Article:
John Ferguson, a Research Associate at TrustRadius, put together a lengthy list of buzzwords he believes represent “the most egregious professional faux pas of 2021.” I have highlighted some of the buzzwords on his list. As you read the words, ask yourself, “What term would I use instead?” If you can’t readily think of one, then you’ll appreciate why buzzwords (or buzz phrases) can be beneficial.
1. New Normal. Occasionally, the world experiences, to use a buzz phrase, a paradigm shift. The shift creates new circumstances that are often labeled the new normal. Ferguson writes, “Close your eyes and imagine the most common phrase you heard in 2020. The odds are good that ‘new normal’ would top that list! It’s the number one most annoying business buzzword of 2021.”
2. Synergy. Ferguson indicates that synergy was most annoying business buzzword in 2020 and still ranked high in 2021. The editorial team at Indeed writes, “‘Synergy’ is the way that different components work together to complete a goal. A team that gets along well and produces high-quality content can be described as having synergy.” Nevertheless, Ferguson writes, “‘Synergy’ once had a contextual meaning about businesses working together. But the word has been so recklessly bandied about that you need a hasty Google search to understand it.” Really?
3. Pivot. Many companies reported they had to pivot their business in response to the pandemic — that is, they had to change what they were doing or how they did it. Ferguson writes, “Since virtually everyone needed to deviate from the plan for the year, ‘pivoting’ became an all-too-familiar phrase. … My advice: rather than using ‘pivot,’ leaders should just walk through what the pivot actually entails!”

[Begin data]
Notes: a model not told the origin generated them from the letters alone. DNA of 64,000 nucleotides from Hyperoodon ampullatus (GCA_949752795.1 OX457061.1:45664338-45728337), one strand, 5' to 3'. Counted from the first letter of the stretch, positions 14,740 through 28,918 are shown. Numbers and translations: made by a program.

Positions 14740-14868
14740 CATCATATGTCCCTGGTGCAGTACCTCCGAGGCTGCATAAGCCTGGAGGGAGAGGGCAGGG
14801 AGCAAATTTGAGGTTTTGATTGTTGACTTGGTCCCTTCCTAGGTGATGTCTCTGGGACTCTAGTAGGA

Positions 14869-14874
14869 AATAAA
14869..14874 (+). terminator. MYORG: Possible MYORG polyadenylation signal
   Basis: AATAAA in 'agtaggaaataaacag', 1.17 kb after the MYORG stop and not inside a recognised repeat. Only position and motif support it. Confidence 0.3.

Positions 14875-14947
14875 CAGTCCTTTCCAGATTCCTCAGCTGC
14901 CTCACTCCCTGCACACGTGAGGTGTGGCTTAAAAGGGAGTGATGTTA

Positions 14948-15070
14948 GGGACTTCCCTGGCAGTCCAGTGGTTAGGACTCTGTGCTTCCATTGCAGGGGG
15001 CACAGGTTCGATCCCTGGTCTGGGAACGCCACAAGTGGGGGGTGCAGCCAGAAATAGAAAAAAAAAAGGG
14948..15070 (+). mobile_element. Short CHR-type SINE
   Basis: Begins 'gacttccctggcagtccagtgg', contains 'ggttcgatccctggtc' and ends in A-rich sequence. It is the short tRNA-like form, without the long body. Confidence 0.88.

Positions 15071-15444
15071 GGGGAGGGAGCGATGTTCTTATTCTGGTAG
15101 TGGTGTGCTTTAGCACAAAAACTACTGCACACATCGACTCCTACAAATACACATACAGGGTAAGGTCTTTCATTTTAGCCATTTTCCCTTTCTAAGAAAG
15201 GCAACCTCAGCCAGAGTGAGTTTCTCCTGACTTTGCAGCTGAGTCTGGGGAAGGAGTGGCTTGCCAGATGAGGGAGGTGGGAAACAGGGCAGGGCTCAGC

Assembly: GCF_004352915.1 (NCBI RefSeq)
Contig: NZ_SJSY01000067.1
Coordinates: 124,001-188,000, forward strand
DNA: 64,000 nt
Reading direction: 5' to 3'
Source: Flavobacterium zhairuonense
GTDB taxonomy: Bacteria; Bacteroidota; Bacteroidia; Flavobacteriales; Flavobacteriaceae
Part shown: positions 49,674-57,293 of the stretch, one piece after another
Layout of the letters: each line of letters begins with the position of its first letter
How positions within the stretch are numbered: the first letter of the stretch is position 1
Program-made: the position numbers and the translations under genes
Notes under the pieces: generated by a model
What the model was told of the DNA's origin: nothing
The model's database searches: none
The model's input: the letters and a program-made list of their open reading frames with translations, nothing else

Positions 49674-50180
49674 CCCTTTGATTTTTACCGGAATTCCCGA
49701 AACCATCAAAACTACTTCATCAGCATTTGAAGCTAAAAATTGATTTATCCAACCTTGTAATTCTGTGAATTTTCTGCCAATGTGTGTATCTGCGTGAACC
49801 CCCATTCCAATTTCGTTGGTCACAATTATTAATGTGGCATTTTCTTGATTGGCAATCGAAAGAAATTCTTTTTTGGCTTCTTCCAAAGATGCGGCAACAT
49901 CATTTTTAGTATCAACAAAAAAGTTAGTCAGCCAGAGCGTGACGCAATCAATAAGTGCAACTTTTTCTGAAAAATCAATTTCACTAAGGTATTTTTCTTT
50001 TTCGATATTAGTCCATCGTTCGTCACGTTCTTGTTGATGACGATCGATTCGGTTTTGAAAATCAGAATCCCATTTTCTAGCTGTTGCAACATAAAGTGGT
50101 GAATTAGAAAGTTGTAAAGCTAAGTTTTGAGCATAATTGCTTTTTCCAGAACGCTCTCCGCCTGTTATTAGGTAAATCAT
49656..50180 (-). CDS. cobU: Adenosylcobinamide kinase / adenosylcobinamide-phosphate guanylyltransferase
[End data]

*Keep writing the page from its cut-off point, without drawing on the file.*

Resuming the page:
4. Agile. Pivoting was closely related to another term that made Ferguson’s list — “agile.” Carman Wenkoff (@Cwenkoff), Chief information officer at Dollar General Corp., agrees with Ferguson that the term ‘agile’ is annoying. He told the Wall Street Journal, “[Agile has] too many meanings, and it’s seen as the hammer that can solve everything.” Ferguson notes, “‘Agile’ is a work methodology that emphasizes adaptability and continual reevaluation. This contrasts with the traditional waterfall approach, which prioritizes maintaining a consistent vision. … That’s not how ‘agile’ is used in everyday jargon. You’ve probably heard someone use the word ‘agile’ to imply some vague amount of flexibility or adaptability. There’s precious little substance behind what people think it means to be ‘agile’ in this context.”
5. Alignment. Ferguson notes, “‘Alignment’ runs into many of the same problems as ‘synergy.’ On one hand, it can have real value as a concept. As organizations grow, questions of ‘alignment’ are increasingly important to ask. But ‘alignment’ has taken on so many contextual meanings that the term means very little.”